'Triumph of Suburbia' is a Far-Fetched Story

Joel Kotkin is on a roll in the past few weeks, making the case that the revival of cities and decline of suburbs is a fraud — but his argument ignores the facts, argues Robert Steuteville.

"Joel Kotkin is on a roll in the past few weeks, now making the case that the revival of cities and decline of suburbs is a fraud perpetrated by a long list of elites and urbanists including Edward Glaeser, Richard Florida, Alan Ehrenhalt, Christopher Leinberger, James Howard Kunstler, Peter Katz, and many others. Those he names should feel honored, because he traces what he calls 'a hate affair with suburbia' back to Jane Jacobs and William H. Whyte."

"Mostly Kotkin ignores, or doesn't understand, that the issue is not single-family versus multifamily, or suburb versus city. It's not even higher density versus lower density," says Steuteville. "The issue is really walkable places versus auto-oriented places."

At Slate, Matthew Yglesias doesn't mince words in his response to an argument that Kotkin seems to make "every six months."

"Since he's written this article so many times and so many people have written the rebuttal to it, I'm sure he already knows what the rebuttal is and for some reasons doesn't care. But here goes. If people hate dense urban areas so much, why isn't Manhattan one of the cheapest places in America to buy a house? Why isn't San Francisco cheap? If people are voting with their feet for spraw, why is land in Georgetown so much more expensive than land in Georgia?"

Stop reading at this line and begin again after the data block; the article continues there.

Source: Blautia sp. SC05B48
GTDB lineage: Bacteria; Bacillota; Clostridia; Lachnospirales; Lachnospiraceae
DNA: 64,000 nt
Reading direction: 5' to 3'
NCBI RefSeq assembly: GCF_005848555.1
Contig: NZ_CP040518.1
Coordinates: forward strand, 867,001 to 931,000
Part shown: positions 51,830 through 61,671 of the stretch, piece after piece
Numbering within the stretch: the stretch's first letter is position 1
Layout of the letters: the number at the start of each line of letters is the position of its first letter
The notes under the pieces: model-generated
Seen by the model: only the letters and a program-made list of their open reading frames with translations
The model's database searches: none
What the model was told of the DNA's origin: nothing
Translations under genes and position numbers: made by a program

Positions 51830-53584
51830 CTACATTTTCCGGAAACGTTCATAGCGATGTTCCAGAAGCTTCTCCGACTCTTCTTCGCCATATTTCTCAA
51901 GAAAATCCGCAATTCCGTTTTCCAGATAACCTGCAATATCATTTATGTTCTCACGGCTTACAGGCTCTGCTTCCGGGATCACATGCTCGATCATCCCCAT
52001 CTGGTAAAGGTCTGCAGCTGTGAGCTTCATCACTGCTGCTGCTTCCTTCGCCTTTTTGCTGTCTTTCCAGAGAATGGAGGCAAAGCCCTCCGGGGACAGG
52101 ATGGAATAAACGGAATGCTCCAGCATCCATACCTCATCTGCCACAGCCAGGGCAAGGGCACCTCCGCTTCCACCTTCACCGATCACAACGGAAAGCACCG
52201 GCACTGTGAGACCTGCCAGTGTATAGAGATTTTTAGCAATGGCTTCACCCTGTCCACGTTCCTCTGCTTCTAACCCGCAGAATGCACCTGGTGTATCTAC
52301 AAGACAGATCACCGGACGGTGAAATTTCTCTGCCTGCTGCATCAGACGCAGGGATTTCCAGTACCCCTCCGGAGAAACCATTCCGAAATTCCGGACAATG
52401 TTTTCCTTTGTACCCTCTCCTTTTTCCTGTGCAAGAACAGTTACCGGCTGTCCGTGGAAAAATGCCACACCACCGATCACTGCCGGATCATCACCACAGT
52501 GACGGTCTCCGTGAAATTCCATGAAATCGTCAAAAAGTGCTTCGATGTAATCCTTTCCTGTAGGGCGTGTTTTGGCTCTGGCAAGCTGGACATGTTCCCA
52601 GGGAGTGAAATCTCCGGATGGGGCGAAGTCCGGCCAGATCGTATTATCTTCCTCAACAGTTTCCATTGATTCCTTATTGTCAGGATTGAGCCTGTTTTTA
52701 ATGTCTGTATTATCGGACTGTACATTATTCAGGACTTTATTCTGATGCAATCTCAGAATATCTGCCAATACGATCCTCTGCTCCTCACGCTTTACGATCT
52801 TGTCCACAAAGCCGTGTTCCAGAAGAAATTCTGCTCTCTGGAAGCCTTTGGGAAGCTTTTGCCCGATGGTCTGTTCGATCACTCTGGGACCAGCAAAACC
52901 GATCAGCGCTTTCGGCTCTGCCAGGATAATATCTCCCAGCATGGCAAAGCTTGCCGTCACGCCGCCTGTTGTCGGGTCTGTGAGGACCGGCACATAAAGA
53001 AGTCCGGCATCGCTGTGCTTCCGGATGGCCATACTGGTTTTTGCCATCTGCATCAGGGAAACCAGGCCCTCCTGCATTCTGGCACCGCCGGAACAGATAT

Full Story: 'Triumph of suburbia' is a far-fetched story

Comments

Comments

Both are here to stay, with different roles

It is frankly possible to walk and chew gum at the same time, so we can save the vitriol. The suburbs are here to stay, and so are cities. Even if millenials as a cohort have a different preferences, they are probably not going to be earth shatteringly different as they age.. Somewhat, and with *some* concentrations in *some* locations, and as fertility rates drop there will surely be more single households as Klinenberg suggests in Going Solo, and these are more likely to stay in bigger cities. But so far there doesn't appear to be the basis for blanket decorations in either direction. Cities are doing better, but they are still doing a terrible job as a family home based on actual choices, not least, ironically, because they are so successful that prices are so high as to not make them generally attractive for families, all other things equal.

Case in point: San Francisco has about 13 percent of households with children. The Bay Area as a whole has 30. That difference hasn't moved much the past decade.

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